ECONOMICS: Australian exports
Far Eastern Economic Review
Sept 24, 1998

Trade: Up Down Under:

 Australian exporters ward off region's economic chill

By Salil Tripathi in Perth
507 Words


On a crisp August morning at the aquamarine Jervoise Bay outside
Perth, nearly 100 Australians swarm the beach. But this is no pleasure
outing: Clad in helmets and overalls, this group is here to fix modules
and weld components for a $40 million aluminium catamaran that will one
day slice through water at 40 knots, carrying 200 cars and 800 people.
   Their employer John Rothwell, who is chairman and managing director
of Austal Ships, is beaming. "My order book is full 'til 2001," he
boasts. Every ship Austal makes is sold overseas, and this year turnover
rose to A$182 million ($108.1 million), from A$145 million last year.
 A weak Australian dollar has boosted Austal's competitiveness and
made the country itself a leader in this niche market of cargo-ferry
making. "This industry is now one of the most internationally
competitive sectors of the Australian economy. The world is their
market," says Mark Beeson, an economist at Murdoch University in Perth.
   But that's the case for more than just shipbuilders. Despite the fact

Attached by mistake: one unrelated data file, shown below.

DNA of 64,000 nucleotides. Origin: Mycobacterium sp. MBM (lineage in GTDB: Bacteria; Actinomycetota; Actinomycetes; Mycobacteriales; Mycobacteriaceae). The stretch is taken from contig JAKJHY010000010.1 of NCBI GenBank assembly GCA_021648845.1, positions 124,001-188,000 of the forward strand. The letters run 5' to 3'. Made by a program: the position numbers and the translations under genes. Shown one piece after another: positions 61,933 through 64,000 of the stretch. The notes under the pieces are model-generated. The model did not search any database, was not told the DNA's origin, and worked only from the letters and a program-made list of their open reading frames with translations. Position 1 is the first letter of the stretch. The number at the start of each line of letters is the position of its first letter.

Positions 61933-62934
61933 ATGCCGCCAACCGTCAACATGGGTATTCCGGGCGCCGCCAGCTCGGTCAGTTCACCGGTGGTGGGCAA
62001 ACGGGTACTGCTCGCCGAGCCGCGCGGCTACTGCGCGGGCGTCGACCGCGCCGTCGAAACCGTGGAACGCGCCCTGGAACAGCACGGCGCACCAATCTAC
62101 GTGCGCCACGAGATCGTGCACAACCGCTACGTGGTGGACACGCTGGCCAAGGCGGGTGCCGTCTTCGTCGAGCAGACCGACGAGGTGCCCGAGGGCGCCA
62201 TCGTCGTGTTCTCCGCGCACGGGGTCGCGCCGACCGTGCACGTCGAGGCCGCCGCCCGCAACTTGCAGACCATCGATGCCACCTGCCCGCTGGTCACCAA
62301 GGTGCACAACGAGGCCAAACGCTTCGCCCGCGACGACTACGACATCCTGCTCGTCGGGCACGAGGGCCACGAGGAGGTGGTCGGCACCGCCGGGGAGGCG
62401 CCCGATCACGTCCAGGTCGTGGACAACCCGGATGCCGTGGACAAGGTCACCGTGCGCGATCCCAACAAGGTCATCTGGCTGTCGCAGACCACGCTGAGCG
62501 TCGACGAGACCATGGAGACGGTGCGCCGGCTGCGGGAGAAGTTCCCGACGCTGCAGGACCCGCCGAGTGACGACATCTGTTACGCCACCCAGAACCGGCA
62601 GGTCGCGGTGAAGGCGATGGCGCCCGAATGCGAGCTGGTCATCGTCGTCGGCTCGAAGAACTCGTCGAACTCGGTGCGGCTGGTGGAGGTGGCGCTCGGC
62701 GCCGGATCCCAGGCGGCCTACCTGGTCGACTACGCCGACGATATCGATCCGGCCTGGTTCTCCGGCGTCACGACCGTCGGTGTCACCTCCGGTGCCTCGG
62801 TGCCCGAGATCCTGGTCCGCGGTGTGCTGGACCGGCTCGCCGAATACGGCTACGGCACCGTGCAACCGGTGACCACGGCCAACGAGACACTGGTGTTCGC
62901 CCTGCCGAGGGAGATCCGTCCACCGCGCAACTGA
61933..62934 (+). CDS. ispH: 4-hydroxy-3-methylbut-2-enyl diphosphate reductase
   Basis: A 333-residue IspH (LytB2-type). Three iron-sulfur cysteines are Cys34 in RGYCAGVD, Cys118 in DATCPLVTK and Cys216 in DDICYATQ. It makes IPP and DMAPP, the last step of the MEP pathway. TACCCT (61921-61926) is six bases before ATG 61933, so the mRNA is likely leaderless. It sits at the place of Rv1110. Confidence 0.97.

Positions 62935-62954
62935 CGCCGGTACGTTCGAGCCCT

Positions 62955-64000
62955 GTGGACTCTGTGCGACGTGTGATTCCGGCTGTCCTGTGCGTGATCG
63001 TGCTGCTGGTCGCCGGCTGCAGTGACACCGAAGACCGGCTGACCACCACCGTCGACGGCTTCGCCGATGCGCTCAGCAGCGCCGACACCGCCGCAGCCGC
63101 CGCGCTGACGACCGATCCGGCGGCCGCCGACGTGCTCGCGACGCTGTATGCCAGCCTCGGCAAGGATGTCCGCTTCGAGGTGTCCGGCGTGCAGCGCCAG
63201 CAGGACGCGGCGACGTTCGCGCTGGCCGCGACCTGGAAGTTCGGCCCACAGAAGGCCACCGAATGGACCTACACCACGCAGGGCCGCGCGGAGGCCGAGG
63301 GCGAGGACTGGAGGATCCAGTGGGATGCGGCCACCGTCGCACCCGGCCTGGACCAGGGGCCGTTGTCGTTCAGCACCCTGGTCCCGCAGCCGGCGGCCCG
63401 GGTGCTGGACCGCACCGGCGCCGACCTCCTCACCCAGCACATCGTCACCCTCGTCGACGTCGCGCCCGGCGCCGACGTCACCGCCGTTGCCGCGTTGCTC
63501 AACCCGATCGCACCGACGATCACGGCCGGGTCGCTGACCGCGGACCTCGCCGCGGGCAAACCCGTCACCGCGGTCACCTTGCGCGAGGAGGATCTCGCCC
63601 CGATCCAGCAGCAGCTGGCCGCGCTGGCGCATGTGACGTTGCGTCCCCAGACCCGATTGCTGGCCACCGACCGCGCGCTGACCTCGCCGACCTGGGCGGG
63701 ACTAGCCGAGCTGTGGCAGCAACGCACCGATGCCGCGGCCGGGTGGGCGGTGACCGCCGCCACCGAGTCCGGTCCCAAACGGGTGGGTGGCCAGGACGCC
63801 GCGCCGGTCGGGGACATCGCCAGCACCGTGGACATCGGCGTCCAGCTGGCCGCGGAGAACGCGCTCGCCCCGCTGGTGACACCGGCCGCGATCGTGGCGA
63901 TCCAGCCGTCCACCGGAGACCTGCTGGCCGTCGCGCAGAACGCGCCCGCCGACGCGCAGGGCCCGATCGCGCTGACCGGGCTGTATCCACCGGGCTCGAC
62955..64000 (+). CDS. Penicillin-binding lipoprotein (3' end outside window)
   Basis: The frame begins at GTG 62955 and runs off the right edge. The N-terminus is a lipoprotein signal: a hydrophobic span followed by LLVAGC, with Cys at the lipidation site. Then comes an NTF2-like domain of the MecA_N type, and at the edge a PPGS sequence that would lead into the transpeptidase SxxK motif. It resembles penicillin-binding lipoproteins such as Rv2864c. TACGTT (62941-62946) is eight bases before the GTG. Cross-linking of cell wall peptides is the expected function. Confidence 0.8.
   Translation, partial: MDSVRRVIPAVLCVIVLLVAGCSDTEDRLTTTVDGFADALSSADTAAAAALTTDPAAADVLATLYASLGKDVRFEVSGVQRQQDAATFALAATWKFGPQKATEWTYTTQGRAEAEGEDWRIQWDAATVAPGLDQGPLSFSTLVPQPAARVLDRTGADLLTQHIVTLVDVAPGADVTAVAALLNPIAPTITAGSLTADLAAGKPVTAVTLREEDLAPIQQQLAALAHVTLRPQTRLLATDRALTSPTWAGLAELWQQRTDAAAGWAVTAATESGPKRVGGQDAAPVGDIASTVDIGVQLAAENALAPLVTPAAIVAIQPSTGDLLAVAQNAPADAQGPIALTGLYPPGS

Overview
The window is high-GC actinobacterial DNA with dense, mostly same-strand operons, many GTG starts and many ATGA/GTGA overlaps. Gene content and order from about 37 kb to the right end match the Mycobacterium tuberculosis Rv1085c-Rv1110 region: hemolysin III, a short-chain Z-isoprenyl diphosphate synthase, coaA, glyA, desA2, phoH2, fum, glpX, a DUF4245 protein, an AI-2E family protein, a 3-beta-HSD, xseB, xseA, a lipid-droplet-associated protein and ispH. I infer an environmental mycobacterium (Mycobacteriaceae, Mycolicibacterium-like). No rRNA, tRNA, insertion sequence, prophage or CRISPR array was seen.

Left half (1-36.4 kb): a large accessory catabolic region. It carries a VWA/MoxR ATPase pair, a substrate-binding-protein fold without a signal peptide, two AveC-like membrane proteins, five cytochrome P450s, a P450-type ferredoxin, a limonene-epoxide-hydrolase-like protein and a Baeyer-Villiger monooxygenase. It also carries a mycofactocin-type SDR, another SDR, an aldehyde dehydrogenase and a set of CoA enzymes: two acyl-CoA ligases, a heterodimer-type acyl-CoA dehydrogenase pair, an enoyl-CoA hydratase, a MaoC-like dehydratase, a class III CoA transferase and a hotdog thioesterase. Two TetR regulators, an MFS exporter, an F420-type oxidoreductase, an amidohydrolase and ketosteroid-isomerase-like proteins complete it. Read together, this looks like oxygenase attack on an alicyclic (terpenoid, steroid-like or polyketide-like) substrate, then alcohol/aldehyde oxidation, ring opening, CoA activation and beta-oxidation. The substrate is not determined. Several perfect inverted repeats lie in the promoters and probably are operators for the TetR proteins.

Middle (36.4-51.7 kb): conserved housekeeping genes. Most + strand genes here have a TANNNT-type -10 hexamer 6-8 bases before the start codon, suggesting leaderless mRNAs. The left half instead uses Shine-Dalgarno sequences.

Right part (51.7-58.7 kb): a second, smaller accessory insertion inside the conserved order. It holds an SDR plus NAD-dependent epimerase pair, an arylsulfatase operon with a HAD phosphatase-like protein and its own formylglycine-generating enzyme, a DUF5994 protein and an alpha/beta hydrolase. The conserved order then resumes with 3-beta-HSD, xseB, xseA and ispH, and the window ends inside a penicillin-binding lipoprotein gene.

that Australia's economy is more closely linked with Asia than it was 10
years ago, exporters of all kinds have managed to ward off -- at least
in part -- contagion from the region's meltdown. "The conventional view
was that the Asian-led global slowdown would affect Australia more, but
that has not happened," says Helen Camp, senior international economist
at Westpac Banking Corp. in Sydney. "Exports have held up much better
than we had expected."
   True, Asia bought 61% of all of Australia's exports in the year ended
June 30, 1998 -- up from 55% a decade earlier. But two-thirds of that
went to North Asia, which continues to import crucial raw materials such
as Australian minerals. Exports to Southeast Asia have fallen, but that
region accounts for only 13% of Australia's total exports. Meanwhile,
booming markets in places like Europe and the Americas have mostly
compensated for Asian losses. All told, Australia's manufactured exports
rose 16.6% in the first half of 1998 from a year earlier in
Australian-dollar terms (although they declined 6.6% when translated
into U.S. dollars).
   Most of the credit for Australia's resilience goes to exporters'
quick reflexes. When cattle farmers in Western Australia were faced with
the collapse of exports to Indonesia, they began shipping cattle to
Egypt; fear of mad-cow disease had led Egyptians to stop buying British
   A belief in diversified markets saved some. "I realized early that
depending on only one market is a bad idea," says Austal's Rothwell.
"Way before the Asian crisis, we had found other markets."
   Australian firms have also gained because they rely less than the
rest of Asia on imported components, says an economist at an American
bank in Sydney. That means their costs don't increase as much when the
local currency depreciates.
   This is not to say that Asia's weakness is Australia's strength.
Stephen Bell, an economist at the University of Tasmania, warns that
Australia's current-account deficit could worsen if the severity of
Asia's recession translates into even-smaller orders for Australian